Dust Collection and Valves Blog

Top 5 Reasons to Use a Cyclone Before a Baghouse or Cartridge Collector | Aerodyne

Posted by Tom Hobson on Apr 20, 2022 1:30:00 PM

Most industrial dust collection systems use a baghouse or a cartridge collector. Whether your baghouse or cartridge collector is 50 CFM or 100,000 CFM, there are advantages to putting a cyclone before the baghouse or cartridge collector. Here are 5 advantages to utilizing a cyclone in a dust collection system.

  1. Increased Removal Efficiencies

Cyclones will increase your total dust collection efficiency when added before an existing baghouse. Cyclones remove the larger, coarser dust before the particulate reaches the baghouse. This helps to lighten the load on filters, which results in less dust in the airstream and overall higher removal efficiency for the whole system.

  1. Longer Filter Life

Baghouses and cartridge collectors require compressed air to knock off the dust. The use of the compressed air forces the bag to expand around its cages during high pressure bursts. The constant expansion of the bag causes it to wear out at a faster rate. Putting a cyclone ahead of the baghouse will remove most of the larger dust from the baghouse, thereby minimizing the amount of dust coming into the baghouse or cartridge collector.

  1. Recovery of Product

If the dust being collected is valuable (such as gold or silver) or needs to be/can be reused, simply using a baghouse or cartridge collector will cause the material to get lost on the filters. A cyclone doesn’t require any filters and all the recovered material will eventually be removed through the dust discharge valve.

  1. Easy Maintenance

Baghouses and cartridge collectors are extremely high maintenance. They require confined space entry to remove and replace the bags. Furthermore, bag replacement can be a time consuming process. Cyclones, however, require very little maintenance. At most, plant engineers have to observe the pressure drop every so often, and inspect the walls of the cyclone to insure that is has not worn down from the application.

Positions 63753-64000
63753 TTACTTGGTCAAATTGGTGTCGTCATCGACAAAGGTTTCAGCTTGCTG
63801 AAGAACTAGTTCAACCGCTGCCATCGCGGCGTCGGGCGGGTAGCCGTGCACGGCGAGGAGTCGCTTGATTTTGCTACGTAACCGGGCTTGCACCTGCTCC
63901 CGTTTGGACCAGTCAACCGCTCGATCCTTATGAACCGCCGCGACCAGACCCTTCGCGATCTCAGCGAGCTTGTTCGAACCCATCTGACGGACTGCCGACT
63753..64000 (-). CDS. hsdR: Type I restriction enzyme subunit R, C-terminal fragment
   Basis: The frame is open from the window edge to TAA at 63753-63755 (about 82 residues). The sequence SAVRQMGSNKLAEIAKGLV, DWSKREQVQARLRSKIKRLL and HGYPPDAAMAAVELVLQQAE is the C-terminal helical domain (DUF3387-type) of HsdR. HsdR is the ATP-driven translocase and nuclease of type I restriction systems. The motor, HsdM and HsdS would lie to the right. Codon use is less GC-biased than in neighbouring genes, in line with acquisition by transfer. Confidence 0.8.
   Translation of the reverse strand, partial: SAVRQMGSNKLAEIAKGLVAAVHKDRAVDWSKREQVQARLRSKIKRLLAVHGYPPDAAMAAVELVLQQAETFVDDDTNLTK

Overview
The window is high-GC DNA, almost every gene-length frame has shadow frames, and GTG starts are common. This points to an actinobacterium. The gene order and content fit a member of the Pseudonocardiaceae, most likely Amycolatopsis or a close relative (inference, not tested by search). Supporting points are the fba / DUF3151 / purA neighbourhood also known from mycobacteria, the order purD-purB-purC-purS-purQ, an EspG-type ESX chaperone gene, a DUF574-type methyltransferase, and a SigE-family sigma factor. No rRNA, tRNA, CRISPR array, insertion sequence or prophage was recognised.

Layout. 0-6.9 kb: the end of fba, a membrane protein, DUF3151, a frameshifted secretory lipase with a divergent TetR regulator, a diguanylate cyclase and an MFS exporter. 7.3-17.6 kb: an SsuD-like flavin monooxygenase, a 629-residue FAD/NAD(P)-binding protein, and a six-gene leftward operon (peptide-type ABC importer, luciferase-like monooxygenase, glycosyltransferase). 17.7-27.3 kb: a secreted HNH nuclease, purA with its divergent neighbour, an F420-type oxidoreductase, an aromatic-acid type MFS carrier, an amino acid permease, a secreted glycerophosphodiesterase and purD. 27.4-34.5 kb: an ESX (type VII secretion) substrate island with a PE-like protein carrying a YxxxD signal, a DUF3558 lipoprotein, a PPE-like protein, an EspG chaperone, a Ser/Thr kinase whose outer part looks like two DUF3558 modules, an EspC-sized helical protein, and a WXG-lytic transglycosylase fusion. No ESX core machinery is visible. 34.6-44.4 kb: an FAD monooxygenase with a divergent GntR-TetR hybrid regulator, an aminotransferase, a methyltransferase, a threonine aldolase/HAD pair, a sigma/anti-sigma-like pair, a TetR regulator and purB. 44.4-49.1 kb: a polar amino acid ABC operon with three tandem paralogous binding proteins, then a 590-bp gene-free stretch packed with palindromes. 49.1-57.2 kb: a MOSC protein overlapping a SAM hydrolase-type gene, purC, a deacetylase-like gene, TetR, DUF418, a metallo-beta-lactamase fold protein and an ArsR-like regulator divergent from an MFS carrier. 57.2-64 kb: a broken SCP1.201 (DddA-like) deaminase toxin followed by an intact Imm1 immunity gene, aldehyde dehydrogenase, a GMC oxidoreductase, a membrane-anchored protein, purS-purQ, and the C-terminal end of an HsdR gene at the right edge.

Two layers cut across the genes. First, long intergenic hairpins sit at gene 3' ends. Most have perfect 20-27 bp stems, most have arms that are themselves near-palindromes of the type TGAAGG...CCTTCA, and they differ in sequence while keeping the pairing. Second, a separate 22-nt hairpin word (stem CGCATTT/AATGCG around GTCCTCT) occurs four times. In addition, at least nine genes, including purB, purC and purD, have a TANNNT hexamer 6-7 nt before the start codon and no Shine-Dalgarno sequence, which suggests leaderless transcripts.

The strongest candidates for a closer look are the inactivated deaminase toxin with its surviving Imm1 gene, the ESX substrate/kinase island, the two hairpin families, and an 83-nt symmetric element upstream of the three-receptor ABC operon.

1. Allows Baghouses to Operate in Difficult Applications

Bags and cartridges are not well suited for fibrous, sticky, or hydroscopic dust. Cyclones perform in these applications and prevent the material from reaching the filters. Placing a cyclone in front of a baghouse or cartridge will help prevent time and money spent on repairing or replacing the filter, and ultimately will lengthen the life of the filter.


To learn more about which dust collector, please contact our experts at 440-543-7400 or visit our website: www.dustcollectorhq.com.



To improve efficiency and safety, there is no substitute for an on-site inspection by an experienced expert. Click below to start with a free 20-minute phone consultation by clicking the button.

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Topics: pre-filter cyclone, GPC Cyclone, dust collection system efficiency

The Negatives of Pulsing Bags Too Often | Aerodyne

Posted by Tom Hobson on Nov 29, 2021 4:04:02 PM

Using bags, cartridges, and filters for dust collection is one of the best ways of capturing dust particles in the airstream. The filter allows the air to pass by while preventing the particulate from passing through. The dust particles then begin to build up on the filter. This build up helps prevent smaller particles from passing through, but also makes it harder for air to pass through. Over time this dust layer will prevent the air from passing though, thereby plugging up the filters. 

To prevent plugging of the filters, they are often cleaned by blowing air through them in the opposite direction of airflow. Baghouses and cartridge collectors use compressed air which expands the filter slightly so that it drops off material. The dust then falls into the hopper below. The periodic expansion of the filters will over time cause holes to form.

Dangers in Cleaning Out Filters

For HEPA filters and other inline filters, it is not as easy to clean filters during operation. Usually the filter needs to be pulled out of service and then air is blown through the filter (in the opposite way) to remove the dust from the filter. However, using high pressure air to blow out the filters can also cause holes to develop in the filter.

When these holes develop in filters, air will rush through the holes, taking dust with them. Since the holes in the media have lower resistance than the filters, air will find it easier to go through the hole than the filters. This will cause the hole to grow in size over time. And as more and more air passes through the hole, more dust will bypass the filter and contaminate the cleaned air.